FREQUENTLY ASKED QUESTIONS
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No. TLC only accepts appointments to represent abused children from the Judges at the Juvenile Division of the Tulsa District Court. A referral is made to TLC when there is conflict within the Public Defender’s Office or when the siblings within a family group desire different legal outcomes.
Presently, TLC only represents children who are abused and neglected in Tulsa County. However, many of the children we represent reside in foster homes outside of Tulsa County.
No! There are several ways you can volunteer at TLC. You can serve on the Board of Directors, work with children one on one, assist in the office or volunteer for an event. To become a volunteer, click here.
A CASA volunteer acts as a guardian ad litem, for an abused or neglected child and always advocates for a child’s best interest. CASA volunteers are not attorneys.
A TLC volunteer is an attorney providing pro bono legal services to a child at all Juvenile Court proceedings involving that child and his/her parents or guardians. Depending on the age of the child, the TLC volunteer may represent a child’s best interest or expressed interest. TLC volunteers consider the child a client and treat the child as if they were any adult paying client.
Yes! TLC provides two opportunities to learn more about Title 10A – The Oklahoma Children’s Code. A six hour course is offered in the Spring and the Fall at the University of Tulsa – College of Law, which provides an in depth overview of deprived cases from adjudication to adoption or reunification.
Additional learning opportunities are offered throughout the year in a variety of different venues. There are monthly Lunch and Learns and quarterly Advanced Legal Education (A.L.E.) classes. All TLC offerings are approved for continuing legal education (C.L.E.) credits by the Oklahoma Bar Association.
The classes are always free but pre-registration is required.
No, all of the lawyers trained by TLC donate their time to represent children on a pro bono basis (for free).
- TLC volunteers are assigned one case at a time. Usually, each volunteer only represents one child unless siblings are placed together in the same foster home.
- The frequency of Court hearings may vary. Generally, hearings are held several times a year. Prior to each Court appearance, volunteer lawyers are required by statute to meet with their clients. TLC attorneys meet with their clients monthly in order to ensure their clients’ well-being. TLC volunteers average approximately 20 hours per year visiting their clients and making court appearances. Some cases may require a greater time commitment because the matters can only be resolved by a non jury or a jury trial.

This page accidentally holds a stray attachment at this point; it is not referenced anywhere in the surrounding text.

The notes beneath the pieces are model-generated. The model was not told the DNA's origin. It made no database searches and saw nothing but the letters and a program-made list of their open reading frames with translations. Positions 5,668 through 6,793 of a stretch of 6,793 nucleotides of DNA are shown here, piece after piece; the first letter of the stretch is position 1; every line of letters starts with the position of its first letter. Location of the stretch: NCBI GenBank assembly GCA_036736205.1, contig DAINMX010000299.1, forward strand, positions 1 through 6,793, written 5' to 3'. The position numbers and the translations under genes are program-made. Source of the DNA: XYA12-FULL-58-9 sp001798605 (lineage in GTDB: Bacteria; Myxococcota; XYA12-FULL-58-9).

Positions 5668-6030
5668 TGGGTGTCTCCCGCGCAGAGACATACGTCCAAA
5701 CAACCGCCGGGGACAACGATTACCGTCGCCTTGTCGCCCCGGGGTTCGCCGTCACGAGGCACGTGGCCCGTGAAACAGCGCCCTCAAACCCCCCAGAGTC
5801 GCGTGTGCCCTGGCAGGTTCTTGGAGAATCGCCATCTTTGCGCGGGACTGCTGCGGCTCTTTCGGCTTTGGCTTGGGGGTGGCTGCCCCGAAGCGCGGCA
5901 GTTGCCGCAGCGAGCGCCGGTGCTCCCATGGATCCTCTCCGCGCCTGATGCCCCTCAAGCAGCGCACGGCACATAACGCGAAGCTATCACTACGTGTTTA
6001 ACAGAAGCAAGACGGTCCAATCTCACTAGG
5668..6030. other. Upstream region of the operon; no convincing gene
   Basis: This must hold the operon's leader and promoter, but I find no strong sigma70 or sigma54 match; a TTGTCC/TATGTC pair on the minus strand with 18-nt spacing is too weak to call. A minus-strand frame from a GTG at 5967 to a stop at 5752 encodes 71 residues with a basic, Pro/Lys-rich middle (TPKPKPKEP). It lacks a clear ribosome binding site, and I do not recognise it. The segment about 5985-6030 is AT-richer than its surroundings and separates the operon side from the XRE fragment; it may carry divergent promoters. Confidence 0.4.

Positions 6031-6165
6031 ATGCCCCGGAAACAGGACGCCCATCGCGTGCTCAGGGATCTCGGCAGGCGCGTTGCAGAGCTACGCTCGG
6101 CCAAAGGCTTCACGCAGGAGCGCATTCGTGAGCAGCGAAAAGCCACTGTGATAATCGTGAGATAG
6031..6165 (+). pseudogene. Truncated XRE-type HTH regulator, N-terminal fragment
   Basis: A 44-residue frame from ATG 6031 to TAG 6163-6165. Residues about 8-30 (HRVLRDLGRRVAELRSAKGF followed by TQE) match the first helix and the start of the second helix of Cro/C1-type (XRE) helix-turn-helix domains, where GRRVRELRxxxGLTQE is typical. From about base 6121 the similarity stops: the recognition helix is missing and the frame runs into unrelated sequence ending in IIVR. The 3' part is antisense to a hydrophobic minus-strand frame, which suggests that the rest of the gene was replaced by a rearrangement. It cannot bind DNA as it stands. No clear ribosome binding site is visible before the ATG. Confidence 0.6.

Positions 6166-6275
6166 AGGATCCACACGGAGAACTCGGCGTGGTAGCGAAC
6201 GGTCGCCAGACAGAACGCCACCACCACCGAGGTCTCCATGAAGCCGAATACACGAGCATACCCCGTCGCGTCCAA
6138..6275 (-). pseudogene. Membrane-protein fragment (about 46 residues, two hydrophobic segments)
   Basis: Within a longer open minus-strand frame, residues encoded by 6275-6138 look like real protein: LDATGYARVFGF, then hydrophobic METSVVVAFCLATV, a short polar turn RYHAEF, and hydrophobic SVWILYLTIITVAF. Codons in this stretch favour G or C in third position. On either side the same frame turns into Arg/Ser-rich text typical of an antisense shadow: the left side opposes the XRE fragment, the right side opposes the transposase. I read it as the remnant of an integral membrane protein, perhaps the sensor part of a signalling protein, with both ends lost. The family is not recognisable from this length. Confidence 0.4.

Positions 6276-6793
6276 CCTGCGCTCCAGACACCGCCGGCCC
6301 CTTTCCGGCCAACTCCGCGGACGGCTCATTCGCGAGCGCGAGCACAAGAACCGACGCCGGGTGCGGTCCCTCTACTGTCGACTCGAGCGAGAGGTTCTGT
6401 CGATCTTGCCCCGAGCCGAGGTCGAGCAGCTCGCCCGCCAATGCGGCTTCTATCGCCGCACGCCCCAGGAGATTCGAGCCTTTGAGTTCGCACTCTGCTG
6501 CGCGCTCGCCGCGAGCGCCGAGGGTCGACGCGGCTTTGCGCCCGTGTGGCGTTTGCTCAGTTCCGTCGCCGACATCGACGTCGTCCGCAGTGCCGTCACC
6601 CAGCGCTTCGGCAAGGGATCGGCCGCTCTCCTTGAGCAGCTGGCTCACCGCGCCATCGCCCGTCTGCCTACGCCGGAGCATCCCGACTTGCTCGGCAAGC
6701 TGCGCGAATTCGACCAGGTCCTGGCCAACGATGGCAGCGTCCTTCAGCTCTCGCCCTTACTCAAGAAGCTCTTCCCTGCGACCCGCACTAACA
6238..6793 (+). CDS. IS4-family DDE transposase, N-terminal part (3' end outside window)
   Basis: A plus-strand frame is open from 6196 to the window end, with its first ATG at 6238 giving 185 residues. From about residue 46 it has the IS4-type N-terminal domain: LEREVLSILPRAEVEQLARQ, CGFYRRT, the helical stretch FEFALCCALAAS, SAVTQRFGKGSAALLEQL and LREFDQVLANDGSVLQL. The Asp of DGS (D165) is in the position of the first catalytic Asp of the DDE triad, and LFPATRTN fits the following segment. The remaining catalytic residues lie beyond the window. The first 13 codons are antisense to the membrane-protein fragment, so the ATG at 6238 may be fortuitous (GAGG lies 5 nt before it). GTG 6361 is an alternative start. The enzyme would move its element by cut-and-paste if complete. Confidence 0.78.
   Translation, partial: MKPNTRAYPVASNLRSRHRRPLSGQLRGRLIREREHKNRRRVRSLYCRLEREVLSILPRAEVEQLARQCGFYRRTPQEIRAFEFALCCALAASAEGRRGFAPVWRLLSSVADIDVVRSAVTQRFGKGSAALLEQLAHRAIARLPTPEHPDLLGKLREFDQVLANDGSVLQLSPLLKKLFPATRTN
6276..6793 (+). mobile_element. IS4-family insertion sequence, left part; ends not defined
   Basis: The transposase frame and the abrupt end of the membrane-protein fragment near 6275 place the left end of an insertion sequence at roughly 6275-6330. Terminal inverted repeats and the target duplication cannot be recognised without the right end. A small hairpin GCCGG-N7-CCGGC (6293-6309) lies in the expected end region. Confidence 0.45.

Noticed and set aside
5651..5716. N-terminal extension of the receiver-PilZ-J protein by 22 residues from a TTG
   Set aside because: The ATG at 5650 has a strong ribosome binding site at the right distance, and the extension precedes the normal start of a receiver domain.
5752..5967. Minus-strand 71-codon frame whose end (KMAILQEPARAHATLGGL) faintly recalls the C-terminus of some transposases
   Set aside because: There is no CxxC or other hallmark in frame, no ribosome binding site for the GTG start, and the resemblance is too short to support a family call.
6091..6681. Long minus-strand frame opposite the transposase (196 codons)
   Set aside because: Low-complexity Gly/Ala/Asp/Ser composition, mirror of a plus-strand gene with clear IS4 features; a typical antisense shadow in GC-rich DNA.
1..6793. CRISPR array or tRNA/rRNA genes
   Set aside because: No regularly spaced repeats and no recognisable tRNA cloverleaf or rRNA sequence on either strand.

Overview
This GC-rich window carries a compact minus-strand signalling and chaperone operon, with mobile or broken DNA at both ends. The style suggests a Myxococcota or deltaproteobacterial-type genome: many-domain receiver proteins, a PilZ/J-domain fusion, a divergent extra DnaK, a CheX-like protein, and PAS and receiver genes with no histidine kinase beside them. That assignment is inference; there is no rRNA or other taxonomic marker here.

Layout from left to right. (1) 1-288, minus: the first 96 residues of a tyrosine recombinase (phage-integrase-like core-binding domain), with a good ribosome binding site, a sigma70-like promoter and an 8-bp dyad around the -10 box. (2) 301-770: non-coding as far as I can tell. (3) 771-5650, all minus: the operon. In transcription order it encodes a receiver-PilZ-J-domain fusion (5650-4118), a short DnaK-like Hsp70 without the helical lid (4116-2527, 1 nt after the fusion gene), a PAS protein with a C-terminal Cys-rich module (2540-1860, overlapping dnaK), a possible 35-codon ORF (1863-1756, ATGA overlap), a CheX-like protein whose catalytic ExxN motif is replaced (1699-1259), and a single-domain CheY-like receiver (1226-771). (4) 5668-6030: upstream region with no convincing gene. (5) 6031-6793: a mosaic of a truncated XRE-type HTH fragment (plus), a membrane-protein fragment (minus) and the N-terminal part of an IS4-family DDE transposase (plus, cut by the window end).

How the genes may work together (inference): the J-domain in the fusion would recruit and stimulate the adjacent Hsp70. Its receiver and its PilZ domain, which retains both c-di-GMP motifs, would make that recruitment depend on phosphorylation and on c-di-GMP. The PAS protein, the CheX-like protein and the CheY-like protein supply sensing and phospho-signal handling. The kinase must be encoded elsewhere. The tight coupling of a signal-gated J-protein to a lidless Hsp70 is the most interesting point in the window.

- Court appearances are somewhat informal. The judge, the parents’ attorneys, DHS, the Assistant District Attorney and the child’s counsel discuss the case, check on the status of children and monitor the parent’s compliance with the court ordered treatment plans. Because of the heavy caseloads in Tulsa County, many TLC attorneys can count on spending at least an hour waiting for their case to be called on the docket.
- Jury and non-jury trials (which take place in some cases) rarely last for more than two days, but complex cases may take as long as a week.
- The Court may order staffings or mediation to resolve conflicts or improve parental engagement. There, TLC attorneys are encouraged to attend Mediations and Court ordered staffings. If a TLC volunteer is unable to attend a court hearing or court ordered mediation or staffing, TLC staff can cover.
- Be a member in good standing with the Oklahoma Bar Association.
- Complete the TLC Title 10- A Children’s Code Training within six months of volunteering.
- Carry professional liability insurance or participate in the TLC umbrella policy (available only to attorneys, such as government, corporate in-house and retired attorneys, who are not in private practice and do not have professional liability coverage in their employment).
- Complete six hours of CLE every year on issues pertaining to child abuse and neglect.